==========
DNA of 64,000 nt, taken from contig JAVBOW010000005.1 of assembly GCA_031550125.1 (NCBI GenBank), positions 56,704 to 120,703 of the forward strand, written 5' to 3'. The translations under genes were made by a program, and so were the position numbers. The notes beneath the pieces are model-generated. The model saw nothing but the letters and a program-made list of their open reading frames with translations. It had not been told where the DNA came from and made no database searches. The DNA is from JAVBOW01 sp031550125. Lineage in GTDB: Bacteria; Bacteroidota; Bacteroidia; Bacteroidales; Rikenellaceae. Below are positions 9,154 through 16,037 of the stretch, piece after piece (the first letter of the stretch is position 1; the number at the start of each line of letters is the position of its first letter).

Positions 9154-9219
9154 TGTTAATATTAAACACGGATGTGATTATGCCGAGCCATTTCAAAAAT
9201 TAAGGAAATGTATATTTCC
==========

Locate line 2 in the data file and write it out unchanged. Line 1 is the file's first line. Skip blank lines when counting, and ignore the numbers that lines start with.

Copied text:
Positions 9154-9219